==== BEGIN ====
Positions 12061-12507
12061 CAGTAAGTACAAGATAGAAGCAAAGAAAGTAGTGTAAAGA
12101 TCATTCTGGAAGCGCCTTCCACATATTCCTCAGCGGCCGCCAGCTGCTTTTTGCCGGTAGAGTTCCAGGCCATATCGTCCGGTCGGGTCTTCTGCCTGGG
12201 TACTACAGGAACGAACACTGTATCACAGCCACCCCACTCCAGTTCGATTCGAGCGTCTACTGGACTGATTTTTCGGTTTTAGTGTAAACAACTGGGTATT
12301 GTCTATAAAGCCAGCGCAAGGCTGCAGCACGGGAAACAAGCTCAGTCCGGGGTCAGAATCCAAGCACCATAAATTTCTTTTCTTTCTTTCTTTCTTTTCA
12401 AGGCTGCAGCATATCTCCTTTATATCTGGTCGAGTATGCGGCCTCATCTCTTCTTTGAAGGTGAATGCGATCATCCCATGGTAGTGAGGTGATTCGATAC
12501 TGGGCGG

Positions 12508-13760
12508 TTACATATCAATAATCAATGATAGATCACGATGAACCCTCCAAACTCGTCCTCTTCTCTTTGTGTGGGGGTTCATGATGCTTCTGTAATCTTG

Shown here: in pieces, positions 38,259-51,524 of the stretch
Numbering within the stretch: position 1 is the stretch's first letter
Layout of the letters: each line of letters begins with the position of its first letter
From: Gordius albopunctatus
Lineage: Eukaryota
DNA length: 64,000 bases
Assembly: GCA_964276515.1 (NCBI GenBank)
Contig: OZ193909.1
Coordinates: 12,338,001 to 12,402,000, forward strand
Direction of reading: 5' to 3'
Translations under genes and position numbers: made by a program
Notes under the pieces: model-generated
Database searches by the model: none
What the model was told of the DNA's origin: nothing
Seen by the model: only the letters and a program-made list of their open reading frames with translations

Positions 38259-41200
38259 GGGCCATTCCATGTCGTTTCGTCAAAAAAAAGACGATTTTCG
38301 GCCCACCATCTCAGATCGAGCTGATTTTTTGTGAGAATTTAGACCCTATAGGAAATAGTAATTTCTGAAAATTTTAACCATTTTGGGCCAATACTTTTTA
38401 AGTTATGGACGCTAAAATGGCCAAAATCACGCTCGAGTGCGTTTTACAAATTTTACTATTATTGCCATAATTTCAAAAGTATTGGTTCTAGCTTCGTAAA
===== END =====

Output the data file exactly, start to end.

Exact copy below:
Positions 12061-12507
12061 CAGTAAGTACAAGATAGAAGCAAAGAAAGTAGTGTAAAGA
12101 TCATTCTGGAAGCGCCTTCCACATATTCCTCAGCGGCCGCCAGCTGCTTTTTGCCGGTAGAGTTCCAGGCCATATCGTCCGGTCGGGTCTTCTGCCTGGG
12201 TACTACAGGAACGAACACTGTATCACAGCCACCCCACTCCAGTTCGATTCGAGCGTCTACTGGACTGATTTTTCGGTTTTAGTGTAAACAACTGGGTATT
12301 GTCTATAAAGCCAGCGCAAGGCTGCAGCACGGGAAACAAGCTCAGTCCGGGGTCAGAATCCAAGCACCATAAATTTCTTTTCTTTCTTTCTTTCTTTTCA
12401 AGGCTGCAGCATATCTCCTTTATATCTGGTCGAGTATGCGGCCTCATCTCTTCTTTGAAGGTGAATGCGATCATCCCATGGTAGTGAGGTGATTCGATAC
12501 TGGGCGG

Positions 12508-13760
12508 TTACATATCAATAATCAATGATAGATCACGATGAACCCTCCAAACTCGTCCTCTTCTCTTTGTGTGGGGGTTCATGATGCTTCTGTAATCTTG

Shown here: in pieces, positions 38,259-51,524 of the stretch
Numbering within the stretch: position 1 is the stretch's first letter
Layout of the letters: each line of letters begins with the position of its first letter
From: Gordius albopunctatus
Lineage: Eukaryota
DNA length: 64,000 bases
Assembly: GCA_964276515.1 (NCBI GenBank)
Contig: OZ193909.1
Coordinates: 12,338,001 to 12,402,000, forward strand
Direction of reading: 5' to 3'
Translations under genes and position numbers: made by a program
Notes under the pieces: model-generated
Database searches by the model: none
What the model was told of the DNA's origin: nothing
Seen by the model: only the letters and a program-made list of their open reading frames with translations

Positions 38259-41200
38259 GGGCCATTCCATGTCGTTTCGTCAAAAAAAAGACGATTTTCG
38301 GCCCACCATCTCAGATCGAGCTGATTTTTTGTGAGAATTTAGACCCTATAGGAAATAGTAATTTCTGAAAATTTTAACCATTTTGGGCCAATACTTTTTA
38401 AGTTATGGACGCTAAAATGGCCAAAATCACGCTCGAGTGCGTTTTACAAATTTTACTATTATTGCCATAATTTCAAAAGTATTGGTTCTAGCTTCGTAAA